I'd like to know how to form my pose graph if the only information I have available is that from a camera,

(1) What are my poses? Are they just the accumulated transformations from pairwise matching?

(2) And then what are my edges?

(3) If I have already detected the loops, how would I loop correct?

Thank you.


1 Answer 1


(1) Usually, the poses are just your absolute camera poses, i.e $[R,T]$ where $R$ is a rotation matrix and $T$ is a translation, expressed in world coordinates. You can add a scale factor to that if you want.

(2) Usually, the edges are the relative displacements between your cameras. That is , if you have cameras $C_1=[R_1,T_1]$ and $C_2=[R_2,T_2]$, then, noting $X_w$ a point in world coordinates and $X_1$, $X_2$ its representations in (respectively) cameras $C_1$ and $C_2$, we will have



$\Rightarrow X_1=R_1^{t}R_2X_2+R_1^t(T_2-T_1)\triangleq R'X_2+T'.$

Now, your edges are just defined as the relative transformation $[R',T']$. Once again, you can add a scale factor.

(3) Let $P_1,...,P_n$ be the relative poses computed between cameras $1,...n,n+1$ by your SLAM algorithm. Now, you detect a loop between cameras $n$ and $n+1$, and this says that your relative transformation should be $T_n$, not $P_n$ . The difference between $T_n$ and $R_n$ is often important, and you want to propagate this large error to previous cameras. Thus, what you want to do is this: you want to change all absolute camera poses in a way that does not significantly change the relative poses $P_1,...,P_{n-1}$, all the while making the transformation between cameras $n$ and $n+1$ as close to $T_n$ as possible. Let us write $A_i$ the absolute pose of camera $i$, and assume that $A_i^{-1}A_j$ gives us the relative transformation between $i$ and $j$. Now, we can state our goal clearly:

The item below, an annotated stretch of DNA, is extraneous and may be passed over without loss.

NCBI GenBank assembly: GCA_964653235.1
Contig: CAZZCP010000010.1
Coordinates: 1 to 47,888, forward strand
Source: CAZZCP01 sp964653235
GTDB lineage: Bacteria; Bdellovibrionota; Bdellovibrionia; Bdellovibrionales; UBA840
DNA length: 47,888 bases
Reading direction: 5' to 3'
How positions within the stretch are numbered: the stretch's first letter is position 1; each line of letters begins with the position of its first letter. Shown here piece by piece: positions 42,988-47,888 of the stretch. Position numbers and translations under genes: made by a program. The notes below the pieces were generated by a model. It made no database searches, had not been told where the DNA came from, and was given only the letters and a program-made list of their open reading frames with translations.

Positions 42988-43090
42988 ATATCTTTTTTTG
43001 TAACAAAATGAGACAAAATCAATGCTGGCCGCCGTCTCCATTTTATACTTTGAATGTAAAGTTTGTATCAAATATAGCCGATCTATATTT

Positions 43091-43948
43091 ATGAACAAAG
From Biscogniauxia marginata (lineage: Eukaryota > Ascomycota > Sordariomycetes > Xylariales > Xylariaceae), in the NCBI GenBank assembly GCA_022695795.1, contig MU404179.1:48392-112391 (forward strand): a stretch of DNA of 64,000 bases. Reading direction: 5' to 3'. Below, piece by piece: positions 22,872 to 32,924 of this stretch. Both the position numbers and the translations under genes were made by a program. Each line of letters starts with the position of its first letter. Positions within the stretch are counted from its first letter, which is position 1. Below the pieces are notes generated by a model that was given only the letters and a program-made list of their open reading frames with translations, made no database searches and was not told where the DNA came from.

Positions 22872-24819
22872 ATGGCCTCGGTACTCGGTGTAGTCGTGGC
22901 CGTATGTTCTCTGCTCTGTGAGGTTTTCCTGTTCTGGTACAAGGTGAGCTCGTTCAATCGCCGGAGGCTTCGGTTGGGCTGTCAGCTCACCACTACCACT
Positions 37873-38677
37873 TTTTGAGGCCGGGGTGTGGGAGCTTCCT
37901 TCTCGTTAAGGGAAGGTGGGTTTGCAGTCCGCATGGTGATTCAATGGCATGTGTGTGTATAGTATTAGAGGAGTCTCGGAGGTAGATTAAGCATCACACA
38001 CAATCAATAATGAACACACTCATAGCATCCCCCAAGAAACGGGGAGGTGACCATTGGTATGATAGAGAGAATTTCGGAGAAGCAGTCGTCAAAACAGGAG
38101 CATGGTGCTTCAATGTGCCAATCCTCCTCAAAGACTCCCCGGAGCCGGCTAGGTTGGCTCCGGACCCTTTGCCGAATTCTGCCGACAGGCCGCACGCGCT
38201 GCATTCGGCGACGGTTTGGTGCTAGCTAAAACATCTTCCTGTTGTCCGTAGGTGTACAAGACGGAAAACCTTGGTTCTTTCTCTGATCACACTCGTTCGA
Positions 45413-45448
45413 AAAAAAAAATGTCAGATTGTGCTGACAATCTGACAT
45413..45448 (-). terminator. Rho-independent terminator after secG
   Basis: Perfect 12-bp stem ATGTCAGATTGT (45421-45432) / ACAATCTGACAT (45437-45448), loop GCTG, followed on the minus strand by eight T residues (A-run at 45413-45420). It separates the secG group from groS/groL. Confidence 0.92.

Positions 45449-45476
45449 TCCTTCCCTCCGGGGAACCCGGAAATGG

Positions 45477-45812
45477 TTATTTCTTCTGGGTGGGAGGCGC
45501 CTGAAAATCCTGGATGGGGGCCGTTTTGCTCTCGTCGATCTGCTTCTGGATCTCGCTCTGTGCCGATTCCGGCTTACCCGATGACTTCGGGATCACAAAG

$\{P_1,...,P_{n-1}\}\cup{T_n} \ \ \ \text{these are our constants}$

$\{A_1,...,A_n,A_{n+1}\} \ \ \ \ \text{These are the variable we optimize}$

$argmin_{A_i}\Sigma_{i=1}^{n-1}d(A_i^{-1}A_{i+1},P_i)+d(A_{n}^{-1}A_{n+1},T_n) \ \ \ \text{what we want to solve}$

where $d$ is a function measuring the distance between its two arguments. Its actual definition will depend on how you actually parametrize your transformations (e.g Lie algera, quaternions, etc...). Usually, any iterative minimization algorithm will do.

A really great resource to understand loop closure is Hauke Strasdat's phd thesis.

  • $\begingroup$ Hi, thank you for the answer, it helps a lot. Still have a doubt though, so the poses in my case will be the accumulated transformations since I only have data from the pairwiase registrations? And if so, won't the difference between my expected and predicted measurement always be identity because the way I'm calculating my poses and the way I'm calculating my relative transformations is the same. $\endgroup$ Apr 17, 2017 at 17:47
  • $\begingroup$ My pleasure! The difference will be Identity at first. But don't forget that you minimize the cost function iteratively. So, after the first iteration, the large error between the expect poses and predicted relative poses on the last two cameras will make everything move around a bit. So, the pose of camera i will become $A_iS$ where $S$ is a perturbation. Thus, the difference wont be the Identity anymore. As for the first part of your question, yes, the poses will be the ones you already have computed before the loop is detected. $\endgroup$
    – Ash
    Apr 17, 2017 at 19:23
  • $\begingroup$ Thank you so much. :-) That really helped and so did Mr Strasdat's thesis. $\endgroup$ Apr 18, 2017 at 1:08

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